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Waiting for the Phone to Ring

I was out near Benning Road SE. I’d just interviewed a boy who’s going to camp this summer. I was driving back down his side street when an SUV came racing down the narrow road at close to 50 mph.

“Wow,” I thought. “That doesn’t seem very safe.”

Ten seconds later a D.C. police car came roaring past, his lights flashing. Hot pursuit, like something from TV. “Hill Street Blues,” I chuckled to myself.

I flipped through the radio stations. A bulletin interrupted WAMU: There’s been a Metro train collision on the Red Line near Takoma Park. There are injuries.

I looked at my watch. My younger daughter, Beatrice, volunteers at the American History museum three days a week. She’d be on the train about now. My guts went cold.

I called home “Is Beatrice there?” I blurted when my wife answered.

“Yes, she’s here.”

“Thank god,” I said, relieved. “There’s been an accident on the Red Line.”

“Gwyneth went downtown today.”

“Where is she? Is she home?”

“No.”

In a heartbeat I went from worrying about my younger daughter to worrying about my older daughter. I hung up so my wife, Ruth, could call Gwyneth’s cell phone. Ruth called back to say that Gwyn’s phone would ring a few times then go to voice mail.

She’s on the train, I thought. Of course she’s on the train.

Where would she be sitting? In the front car, so she would be near the exit at Forest Glen. That’s where I would sit anyway. But she doesn’t take the train as often as I do. Maybe she would have sat in the back car. Neither seemed a good place to be in a collision.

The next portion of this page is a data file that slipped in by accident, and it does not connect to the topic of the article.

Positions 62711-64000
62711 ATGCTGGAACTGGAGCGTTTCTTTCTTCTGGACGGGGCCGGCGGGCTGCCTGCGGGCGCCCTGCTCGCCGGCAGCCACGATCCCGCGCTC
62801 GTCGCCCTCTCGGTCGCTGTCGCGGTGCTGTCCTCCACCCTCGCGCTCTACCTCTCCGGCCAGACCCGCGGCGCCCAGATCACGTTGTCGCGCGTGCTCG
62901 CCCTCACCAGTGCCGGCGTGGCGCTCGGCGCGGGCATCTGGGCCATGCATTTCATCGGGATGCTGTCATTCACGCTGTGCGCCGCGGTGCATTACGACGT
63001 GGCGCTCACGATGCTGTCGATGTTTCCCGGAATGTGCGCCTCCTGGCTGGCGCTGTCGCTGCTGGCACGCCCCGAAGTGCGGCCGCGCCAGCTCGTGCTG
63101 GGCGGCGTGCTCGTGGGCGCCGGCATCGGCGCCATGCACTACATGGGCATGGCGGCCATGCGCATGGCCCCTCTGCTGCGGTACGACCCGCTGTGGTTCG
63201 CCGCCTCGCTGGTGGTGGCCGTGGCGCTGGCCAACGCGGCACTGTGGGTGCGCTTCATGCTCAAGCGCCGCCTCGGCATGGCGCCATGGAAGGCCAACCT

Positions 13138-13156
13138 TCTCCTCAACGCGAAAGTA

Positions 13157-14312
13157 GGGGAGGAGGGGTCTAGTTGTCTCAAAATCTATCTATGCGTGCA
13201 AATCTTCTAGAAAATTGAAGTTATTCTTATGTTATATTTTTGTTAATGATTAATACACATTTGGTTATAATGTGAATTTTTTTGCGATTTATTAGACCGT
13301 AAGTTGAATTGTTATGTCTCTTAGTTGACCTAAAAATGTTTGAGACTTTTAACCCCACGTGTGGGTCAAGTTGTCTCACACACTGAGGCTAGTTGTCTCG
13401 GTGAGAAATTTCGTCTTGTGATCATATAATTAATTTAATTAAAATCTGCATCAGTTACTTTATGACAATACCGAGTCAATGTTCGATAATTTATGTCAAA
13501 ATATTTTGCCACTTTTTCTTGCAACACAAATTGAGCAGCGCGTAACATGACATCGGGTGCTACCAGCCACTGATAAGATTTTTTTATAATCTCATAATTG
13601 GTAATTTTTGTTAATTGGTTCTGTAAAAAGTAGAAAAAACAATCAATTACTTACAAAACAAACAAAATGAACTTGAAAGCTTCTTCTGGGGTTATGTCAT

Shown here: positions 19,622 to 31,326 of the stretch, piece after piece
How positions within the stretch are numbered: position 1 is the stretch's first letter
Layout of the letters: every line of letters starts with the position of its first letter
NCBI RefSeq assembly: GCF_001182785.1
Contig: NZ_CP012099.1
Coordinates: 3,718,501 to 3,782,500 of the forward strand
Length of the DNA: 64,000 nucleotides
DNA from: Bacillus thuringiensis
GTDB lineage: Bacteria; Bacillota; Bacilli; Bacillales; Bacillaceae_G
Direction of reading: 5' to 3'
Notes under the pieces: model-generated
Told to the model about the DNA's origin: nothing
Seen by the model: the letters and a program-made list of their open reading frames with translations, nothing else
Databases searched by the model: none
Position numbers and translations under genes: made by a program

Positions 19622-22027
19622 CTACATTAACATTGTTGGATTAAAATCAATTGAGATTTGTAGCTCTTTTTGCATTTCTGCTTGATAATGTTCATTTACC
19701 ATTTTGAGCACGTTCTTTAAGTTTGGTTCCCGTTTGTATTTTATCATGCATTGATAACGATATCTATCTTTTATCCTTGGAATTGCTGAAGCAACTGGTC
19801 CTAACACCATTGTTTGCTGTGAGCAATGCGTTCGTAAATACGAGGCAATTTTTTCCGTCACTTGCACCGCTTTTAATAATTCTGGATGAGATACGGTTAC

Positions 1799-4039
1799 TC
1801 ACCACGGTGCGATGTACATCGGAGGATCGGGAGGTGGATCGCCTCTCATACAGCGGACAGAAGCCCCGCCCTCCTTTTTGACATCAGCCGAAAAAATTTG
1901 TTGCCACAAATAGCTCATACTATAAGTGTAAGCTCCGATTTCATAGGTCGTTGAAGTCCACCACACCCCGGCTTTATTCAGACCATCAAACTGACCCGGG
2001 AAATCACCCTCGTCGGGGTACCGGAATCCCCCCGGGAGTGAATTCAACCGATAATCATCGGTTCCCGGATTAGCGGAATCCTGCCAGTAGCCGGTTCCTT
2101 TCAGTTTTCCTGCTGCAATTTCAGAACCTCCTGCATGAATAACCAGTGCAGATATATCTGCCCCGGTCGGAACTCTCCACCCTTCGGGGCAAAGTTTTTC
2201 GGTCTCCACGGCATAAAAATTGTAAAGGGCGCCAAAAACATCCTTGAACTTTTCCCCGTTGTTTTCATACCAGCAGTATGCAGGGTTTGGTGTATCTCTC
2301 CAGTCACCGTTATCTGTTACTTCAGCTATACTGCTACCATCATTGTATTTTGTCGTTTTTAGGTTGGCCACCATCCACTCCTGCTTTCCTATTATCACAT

Ruth called back to say she had phoned the Levine School of Music, where Gwyn volunteers in the library, to see if she was still there. They said there wasn’t a phone in the library so they would have someone run up there to check.

The radio said one person was dead.

I hoped Gwyn was still at the Levine School.

Ruth called to say Gwyn wasn’t at the Levine School.

The radio wouldn’t say which direction the trains were heading. Were they northbound trains or southbound trains? Would it make a difference?

The radio said two people were dead.

I didn’t want to listen to the radio.

I thought of heading in that direction, just driving towards the Red Line. My arms were getting weak on the steering wheel. I prayed under my breath. I prayed aloud. I noticed that it wasn’t raining.

So much of life is chance. And so much of death is chance. Did you leave the office early or late or on time? Did you sit in the front of the plane or the back of the plane? Did you tarry in the liquor store? Did you look away from the steering wheel for an instant when the SUV came roaring down the hill?

I felt sick to my stomach. I thought about how all over Washington people were doing what I was doing: waiting, helplessly, sick with worry. But at that moment I didn’t care about any of those people. I only cared about me.

I prayed that Gwyn was injured. That would be okay, I thought. If she was injured that would be okay. As long as she wasn’t .....

My cellphone rang.

“She’s okay,” Ruth said. “They’re offloading her train at Rhode Island Avenue. She said there would be a shuttle to Silver Spring.”

I breathed again.

By John Kelly  |  June 22, 2009; 8:10 PM ET
 
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Comments

That's good news that your daughters are okay. I can only imagine what it must have felt like.

About movie texting: I have a system that minimizes distractions when I go to the movies. I'll either wait two or three weeks to see something, after the crowds have thinned out and/or I'll go to a weekday matinee when there aren't as many people in attendance.

I remember once at Hoyts (now Regal) Potomac Yard theater a woman had a baby that started crying. A few rows back, a man shouted, "Get that baby out of here!" She did. He was everyone's hero that day!

Posted by: PeterDM | June 23, 2009 6:18 AM | Report abuse

This should've been your column today.

Posted by: wiredog | June 23, 2009 9:06 AM | Report abuse

I agree with wiredog. This could be award winning.

Posted by: ArlingtonGay | June 24, 2009 11:27 AM | Report abuse

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